Giant Shoulders, Diminutive Domain

DTC 101

Lawrence Lessig argues that the United States has hobbled its tradition of “free culture” by letting copyright protections overgrow their original, limited reach. At the turn of the twentieth century, copyright protected works that were expressly registered with the United States government, and those protections only lasted about thirty years. The rise of the corporatized culture industry in the twentieth century created legal pressure to expand copyright protections. Today we cannot presume any work created after January 1, 1923 belongs to the public domain.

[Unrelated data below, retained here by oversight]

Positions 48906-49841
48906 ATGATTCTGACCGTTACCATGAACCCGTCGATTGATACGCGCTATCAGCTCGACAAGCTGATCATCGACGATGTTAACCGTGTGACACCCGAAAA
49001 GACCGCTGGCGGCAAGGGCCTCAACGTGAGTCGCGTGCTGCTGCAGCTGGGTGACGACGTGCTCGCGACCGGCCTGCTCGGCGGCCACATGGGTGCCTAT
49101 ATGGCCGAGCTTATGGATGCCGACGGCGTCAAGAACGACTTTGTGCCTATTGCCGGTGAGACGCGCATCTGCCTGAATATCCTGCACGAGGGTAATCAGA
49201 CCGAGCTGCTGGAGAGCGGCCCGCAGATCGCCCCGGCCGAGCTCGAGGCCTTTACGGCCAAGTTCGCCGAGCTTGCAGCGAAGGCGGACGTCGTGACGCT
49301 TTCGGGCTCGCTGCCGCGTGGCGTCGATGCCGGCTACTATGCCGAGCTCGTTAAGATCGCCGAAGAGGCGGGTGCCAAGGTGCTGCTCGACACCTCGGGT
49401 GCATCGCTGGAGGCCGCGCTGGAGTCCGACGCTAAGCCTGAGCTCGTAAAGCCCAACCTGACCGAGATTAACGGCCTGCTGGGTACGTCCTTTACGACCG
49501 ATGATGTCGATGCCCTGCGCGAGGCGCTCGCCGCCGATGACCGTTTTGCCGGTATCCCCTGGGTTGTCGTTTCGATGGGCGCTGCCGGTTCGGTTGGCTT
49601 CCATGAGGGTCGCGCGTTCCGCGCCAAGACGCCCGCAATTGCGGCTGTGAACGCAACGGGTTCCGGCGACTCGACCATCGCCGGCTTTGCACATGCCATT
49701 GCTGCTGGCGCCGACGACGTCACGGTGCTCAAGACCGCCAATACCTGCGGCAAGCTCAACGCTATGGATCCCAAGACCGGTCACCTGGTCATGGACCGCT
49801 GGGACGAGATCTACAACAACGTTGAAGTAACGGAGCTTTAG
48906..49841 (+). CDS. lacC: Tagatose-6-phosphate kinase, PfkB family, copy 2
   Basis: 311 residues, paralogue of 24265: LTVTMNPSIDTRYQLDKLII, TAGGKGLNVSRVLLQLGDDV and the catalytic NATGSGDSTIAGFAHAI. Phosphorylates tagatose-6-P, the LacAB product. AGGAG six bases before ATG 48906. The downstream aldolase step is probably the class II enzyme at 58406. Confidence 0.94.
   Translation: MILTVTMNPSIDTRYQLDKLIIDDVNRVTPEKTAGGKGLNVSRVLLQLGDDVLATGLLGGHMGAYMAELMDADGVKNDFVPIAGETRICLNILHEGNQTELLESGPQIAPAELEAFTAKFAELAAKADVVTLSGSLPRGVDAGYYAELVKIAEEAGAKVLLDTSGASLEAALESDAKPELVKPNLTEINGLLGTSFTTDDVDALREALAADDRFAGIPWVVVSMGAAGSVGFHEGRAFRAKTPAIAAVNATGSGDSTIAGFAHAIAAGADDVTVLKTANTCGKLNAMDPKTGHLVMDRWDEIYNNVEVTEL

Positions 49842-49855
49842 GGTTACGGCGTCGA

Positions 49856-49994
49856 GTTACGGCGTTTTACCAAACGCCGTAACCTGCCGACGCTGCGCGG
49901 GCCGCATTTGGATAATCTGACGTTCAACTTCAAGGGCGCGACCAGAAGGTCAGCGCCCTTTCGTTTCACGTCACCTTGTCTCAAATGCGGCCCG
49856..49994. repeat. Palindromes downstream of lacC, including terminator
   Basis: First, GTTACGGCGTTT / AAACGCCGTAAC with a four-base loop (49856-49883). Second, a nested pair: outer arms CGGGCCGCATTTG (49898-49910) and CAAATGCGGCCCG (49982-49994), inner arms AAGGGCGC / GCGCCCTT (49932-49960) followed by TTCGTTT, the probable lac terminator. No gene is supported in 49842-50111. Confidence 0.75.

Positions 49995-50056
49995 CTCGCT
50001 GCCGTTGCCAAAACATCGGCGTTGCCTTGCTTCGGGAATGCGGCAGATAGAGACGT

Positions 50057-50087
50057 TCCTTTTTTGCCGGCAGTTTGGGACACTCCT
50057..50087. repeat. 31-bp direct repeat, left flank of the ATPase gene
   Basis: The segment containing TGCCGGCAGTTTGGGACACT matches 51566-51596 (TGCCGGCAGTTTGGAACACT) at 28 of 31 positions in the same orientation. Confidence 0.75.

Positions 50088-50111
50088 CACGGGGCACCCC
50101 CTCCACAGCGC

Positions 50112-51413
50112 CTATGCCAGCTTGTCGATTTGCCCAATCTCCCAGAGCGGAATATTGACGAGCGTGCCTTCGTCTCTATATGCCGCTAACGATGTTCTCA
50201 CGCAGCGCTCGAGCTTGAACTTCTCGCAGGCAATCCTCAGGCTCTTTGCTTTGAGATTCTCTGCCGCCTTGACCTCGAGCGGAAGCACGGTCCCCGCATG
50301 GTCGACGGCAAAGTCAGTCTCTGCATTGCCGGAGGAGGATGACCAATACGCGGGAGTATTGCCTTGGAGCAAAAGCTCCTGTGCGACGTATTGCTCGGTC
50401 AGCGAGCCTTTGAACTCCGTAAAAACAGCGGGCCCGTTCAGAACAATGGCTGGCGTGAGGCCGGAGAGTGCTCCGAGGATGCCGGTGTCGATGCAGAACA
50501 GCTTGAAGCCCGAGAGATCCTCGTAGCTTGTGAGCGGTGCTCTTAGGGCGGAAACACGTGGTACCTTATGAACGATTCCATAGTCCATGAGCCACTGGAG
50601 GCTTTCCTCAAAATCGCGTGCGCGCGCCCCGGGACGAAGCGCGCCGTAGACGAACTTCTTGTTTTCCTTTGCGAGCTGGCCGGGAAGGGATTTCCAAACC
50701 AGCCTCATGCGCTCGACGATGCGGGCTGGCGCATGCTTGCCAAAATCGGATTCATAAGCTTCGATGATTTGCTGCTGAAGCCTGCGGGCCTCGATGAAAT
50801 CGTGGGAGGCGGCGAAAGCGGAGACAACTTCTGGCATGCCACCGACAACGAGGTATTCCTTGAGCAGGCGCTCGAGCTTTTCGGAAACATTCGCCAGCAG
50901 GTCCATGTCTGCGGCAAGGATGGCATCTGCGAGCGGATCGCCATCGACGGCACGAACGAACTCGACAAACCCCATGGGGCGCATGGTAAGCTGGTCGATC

Why is this a problem? For one thing, a robust and relevant public domain ensures creators have the freedom to make use of our shared cultural landscape. When artists look back a generation at the artists that laid the recent groundwork for their own creative work, they take inspiration legal or not. Salamishah Tillet makes this point clear when she points…

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